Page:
But if you speak as the factious spirits and sophists do: "After all, many hear of the binding and loosing of the keys, yet it makes no impression on them and they remain unbound and without being loosed. Hence, there must exist something else beside the Word and the keys.  It is the spirit, the spirit, yes, the spirit that does it! Do you believe he is not bound who does not believe in the key which binds?  Indeed, he shall learn, [SCR 63] in due time, that his unbelief did not make the binding vain, Indeed, he shall learn, [SCR 63] in due time, that his unbelief did not make the binding vain, nor did it fail in its purpose.  Even he who does not believe that he is free and his sins forgiven shall also learn, in due time, how assuredly his sins were forgiven, even though he did not believe it. [LS XXXI/1, 3-1/… end of LS 3-1. Note: all of the balance of Thesis 8 omitted by Lutheran Standard.; see KM 38 where it is resumed again by Lutheran Standard.] St. Paul says in Rom. 3:3: "Their faithlessness nullifies not the faithfulness of God."  We are not talking here either about people's belief or disbelief regarding the efficacy of the keys.  We realize that few believe.  We are speaking of what the keys accomplish and give. He who does not accept what the keys give receives of course nothing.  But this is not the key's fault.  Many do not believe the gospel, but this does not mean that the gospel is not true or effective. A king gives you a castle. If you do not accept it, then it is not the king's fault, nor is he guilty of a lie. But you have deceived yourself and the fault is yours. The king certainly gave it.
Well, you say, here you yourself teach that the key fails.  For the keys do not accomplish their purpose when some do not believe nor accept. Well, friend, if [KM 37] you call this failing, then God fails in all his words and works. For few accept what he constantly speaks and does for all.  This means doing violence to the proper meaning of words. I do not call it a failure or a mistake if I say or do something, and somebody else despises or ignores it. But so they understand, teach, and observe concerning the pope's wrong key: The key itself can err, even though a person would like to accept and rely on it.  For it is a conditionalis clavis, a conditional, a vacillating key which does not direct us to God's Word, but to our own repentance.  It does not say candidly and boldly that you are to believe that I most certainly loose you. But it says that if you are repentant and pious, I loose you, if not, then I fail.  That is the clavis errans, the erring key. It cannot with any assurance say that I know for certain that I have loosed you before God, whether you believe it or not, as St. Peter's key can say.  But it must say something like this, that I loose you on earth, but I really and truly do not know whether you are loosed before God.  For faith has not been taught in connection with the keys, as one clearly sees in the bulls of indulgence wherein repentance and confession and money are required but nothing is ever said of faith.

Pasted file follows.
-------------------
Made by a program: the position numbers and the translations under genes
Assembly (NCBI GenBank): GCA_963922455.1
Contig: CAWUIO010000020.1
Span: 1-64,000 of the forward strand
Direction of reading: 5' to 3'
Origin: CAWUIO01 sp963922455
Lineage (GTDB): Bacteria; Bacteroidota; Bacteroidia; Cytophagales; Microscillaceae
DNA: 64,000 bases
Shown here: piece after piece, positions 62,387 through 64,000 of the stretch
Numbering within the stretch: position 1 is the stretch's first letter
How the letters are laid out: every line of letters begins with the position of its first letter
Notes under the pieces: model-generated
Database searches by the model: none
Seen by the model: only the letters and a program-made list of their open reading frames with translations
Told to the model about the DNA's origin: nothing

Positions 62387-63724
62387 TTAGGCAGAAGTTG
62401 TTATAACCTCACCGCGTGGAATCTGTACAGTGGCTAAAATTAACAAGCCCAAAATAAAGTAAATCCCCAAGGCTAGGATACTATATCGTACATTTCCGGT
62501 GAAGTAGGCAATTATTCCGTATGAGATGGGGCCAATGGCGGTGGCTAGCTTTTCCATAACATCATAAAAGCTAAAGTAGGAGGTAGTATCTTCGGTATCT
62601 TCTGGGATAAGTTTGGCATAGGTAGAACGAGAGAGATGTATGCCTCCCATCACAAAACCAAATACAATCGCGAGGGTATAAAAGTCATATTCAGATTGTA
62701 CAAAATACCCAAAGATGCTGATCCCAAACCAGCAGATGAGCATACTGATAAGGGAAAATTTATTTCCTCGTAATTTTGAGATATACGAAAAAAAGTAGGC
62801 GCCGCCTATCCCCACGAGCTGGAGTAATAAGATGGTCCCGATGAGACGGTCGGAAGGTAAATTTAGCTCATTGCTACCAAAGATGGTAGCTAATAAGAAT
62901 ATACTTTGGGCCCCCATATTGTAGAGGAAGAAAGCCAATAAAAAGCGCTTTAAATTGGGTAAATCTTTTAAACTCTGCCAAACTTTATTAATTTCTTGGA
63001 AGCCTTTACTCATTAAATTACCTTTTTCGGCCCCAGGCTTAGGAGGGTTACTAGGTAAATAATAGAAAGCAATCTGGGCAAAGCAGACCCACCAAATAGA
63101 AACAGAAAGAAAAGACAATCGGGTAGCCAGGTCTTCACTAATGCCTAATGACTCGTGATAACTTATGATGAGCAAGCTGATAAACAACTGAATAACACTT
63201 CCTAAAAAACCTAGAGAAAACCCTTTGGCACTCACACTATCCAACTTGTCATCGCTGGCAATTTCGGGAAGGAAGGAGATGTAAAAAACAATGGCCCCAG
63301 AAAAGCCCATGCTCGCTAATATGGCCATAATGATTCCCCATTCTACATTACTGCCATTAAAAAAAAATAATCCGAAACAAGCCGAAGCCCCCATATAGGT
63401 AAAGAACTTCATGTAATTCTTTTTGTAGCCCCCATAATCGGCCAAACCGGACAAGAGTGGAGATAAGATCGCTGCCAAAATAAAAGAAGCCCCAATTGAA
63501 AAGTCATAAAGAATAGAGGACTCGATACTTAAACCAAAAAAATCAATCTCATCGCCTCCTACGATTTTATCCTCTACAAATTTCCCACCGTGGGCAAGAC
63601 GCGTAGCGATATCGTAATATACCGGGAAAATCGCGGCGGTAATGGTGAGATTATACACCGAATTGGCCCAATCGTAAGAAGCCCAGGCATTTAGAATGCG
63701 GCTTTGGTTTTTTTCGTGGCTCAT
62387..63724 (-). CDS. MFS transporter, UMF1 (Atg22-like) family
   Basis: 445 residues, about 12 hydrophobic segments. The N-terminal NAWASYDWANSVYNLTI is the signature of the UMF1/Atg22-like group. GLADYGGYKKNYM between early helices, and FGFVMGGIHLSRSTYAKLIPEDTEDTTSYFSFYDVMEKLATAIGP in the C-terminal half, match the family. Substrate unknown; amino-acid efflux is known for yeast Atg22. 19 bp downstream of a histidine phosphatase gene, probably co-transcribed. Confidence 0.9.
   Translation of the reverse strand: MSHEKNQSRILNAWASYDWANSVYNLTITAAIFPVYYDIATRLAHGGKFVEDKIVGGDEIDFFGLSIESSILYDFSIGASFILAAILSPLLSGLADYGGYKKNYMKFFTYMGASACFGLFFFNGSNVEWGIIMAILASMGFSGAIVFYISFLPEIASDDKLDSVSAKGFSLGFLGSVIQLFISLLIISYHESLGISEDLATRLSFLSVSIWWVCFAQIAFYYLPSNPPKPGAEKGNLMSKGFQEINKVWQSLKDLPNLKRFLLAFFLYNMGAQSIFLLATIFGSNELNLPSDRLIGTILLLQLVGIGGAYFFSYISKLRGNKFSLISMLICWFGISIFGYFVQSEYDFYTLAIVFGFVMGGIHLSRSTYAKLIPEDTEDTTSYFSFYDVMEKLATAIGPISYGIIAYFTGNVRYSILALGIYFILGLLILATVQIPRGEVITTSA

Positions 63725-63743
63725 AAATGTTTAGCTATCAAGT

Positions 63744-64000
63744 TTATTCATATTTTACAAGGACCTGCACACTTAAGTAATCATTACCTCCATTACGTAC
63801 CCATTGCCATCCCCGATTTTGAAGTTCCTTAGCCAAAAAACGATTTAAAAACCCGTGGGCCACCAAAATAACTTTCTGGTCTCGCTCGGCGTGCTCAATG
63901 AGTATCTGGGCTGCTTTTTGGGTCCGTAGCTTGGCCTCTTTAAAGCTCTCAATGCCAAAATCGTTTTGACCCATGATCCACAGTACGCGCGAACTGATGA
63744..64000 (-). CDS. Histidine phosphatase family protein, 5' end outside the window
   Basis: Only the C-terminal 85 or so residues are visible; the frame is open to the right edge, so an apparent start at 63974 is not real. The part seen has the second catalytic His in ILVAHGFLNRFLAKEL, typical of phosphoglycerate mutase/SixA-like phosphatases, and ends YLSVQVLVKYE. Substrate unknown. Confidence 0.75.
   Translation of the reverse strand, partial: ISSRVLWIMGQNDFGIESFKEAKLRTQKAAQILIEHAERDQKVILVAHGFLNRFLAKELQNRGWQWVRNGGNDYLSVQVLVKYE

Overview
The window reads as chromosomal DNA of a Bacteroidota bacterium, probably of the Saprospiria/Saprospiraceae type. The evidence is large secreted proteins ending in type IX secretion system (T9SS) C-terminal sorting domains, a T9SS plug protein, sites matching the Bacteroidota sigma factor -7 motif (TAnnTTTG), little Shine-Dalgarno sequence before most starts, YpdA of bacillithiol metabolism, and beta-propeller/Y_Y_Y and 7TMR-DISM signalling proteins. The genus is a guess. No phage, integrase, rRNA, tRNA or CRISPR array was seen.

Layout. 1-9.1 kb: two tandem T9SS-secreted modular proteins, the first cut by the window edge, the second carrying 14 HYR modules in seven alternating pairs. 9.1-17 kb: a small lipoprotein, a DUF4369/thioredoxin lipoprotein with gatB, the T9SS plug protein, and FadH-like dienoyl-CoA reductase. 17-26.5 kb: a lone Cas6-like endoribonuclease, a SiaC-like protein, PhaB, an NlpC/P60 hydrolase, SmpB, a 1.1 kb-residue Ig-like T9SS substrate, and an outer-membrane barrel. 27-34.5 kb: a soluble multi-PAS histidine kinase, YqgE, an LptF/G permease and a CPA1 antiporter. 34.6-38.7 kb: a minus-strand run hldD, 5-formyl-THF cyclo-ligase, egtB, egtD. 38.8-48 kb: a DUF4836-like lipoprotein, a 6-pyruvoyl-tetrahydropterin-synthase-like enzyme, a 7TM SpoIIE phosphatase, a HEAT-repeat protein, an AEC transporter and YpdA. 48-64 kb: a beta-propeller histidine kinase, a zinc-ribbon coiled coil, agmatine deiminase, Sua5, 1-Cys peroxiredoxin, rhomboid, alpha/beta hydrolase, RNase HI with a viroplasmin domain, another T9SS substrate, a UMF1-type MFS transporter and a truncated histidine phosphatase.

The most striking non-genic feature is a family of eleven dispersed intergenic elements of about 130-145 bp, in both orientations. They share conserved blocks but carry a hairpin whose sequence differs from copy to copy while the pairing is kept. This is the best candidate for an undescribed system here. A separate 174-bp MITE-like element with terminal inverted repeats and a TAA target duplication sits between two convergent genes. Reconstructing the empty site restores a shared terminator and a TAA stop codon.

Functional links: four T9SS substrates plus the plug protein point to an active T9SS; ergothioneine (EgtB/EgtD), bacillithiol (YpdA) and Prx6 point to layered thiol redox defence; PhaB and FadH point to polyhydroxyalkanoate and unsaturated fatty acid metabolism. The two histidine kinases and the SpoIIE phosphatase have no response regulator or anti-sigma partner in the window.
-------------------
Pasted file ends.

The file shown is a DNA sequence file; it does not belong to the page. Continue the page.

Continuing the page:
This is quite evident, for they neither repent of nor punish such deceitful uncertainties, among themselves or in others. They proceed confidently as if such doubting were no sin at all, reasoning thus: It makes no difference whether I have hit the mark; if I have missed the mark, I have missed it.  They display no compunction of conscience or worry on account of such unbelief.  Yet it is an abominable unbelief on the part of both him who binds and looses as well as on the part of him who is being bound and loosed.  For it is God's Word and command that the former speaks and the latter listens. Both are bound, on peril of losing their soul's salvation, to believe this article as truly and firmly as all other articles of faith.  For he who binds and looses without faith, and doubts whether he succeeds in binding and loosing rightly, or thinks [SCR 64] to himself quite unconcernedly,...
= = = = = = continued in Part 14 = = = = = = = = = = = = = = =
Ah, I remember the teaching of "The Keys" from catechism class, but it seemed so far away and antiquated.  But Walther and Luther rub it in our face and say you cannot forget this, for it is God's heart, that His announcement of the forgiveness of sins is given to you even if you do not believe it.  Thereby is the sinner made absolutely certain that what he grasps by faith is without doubt the hand of God.  No monstrum incertitudinus with Luther... or with Walther.  But what a jolt they give us when they say that if we do not believe this, we "blaspheme and deny Christ".   I don't want to "blaspheme and deny Christ"...
Mark 9:24 – Lord... help thou mine unbelief.
In the next Part 15...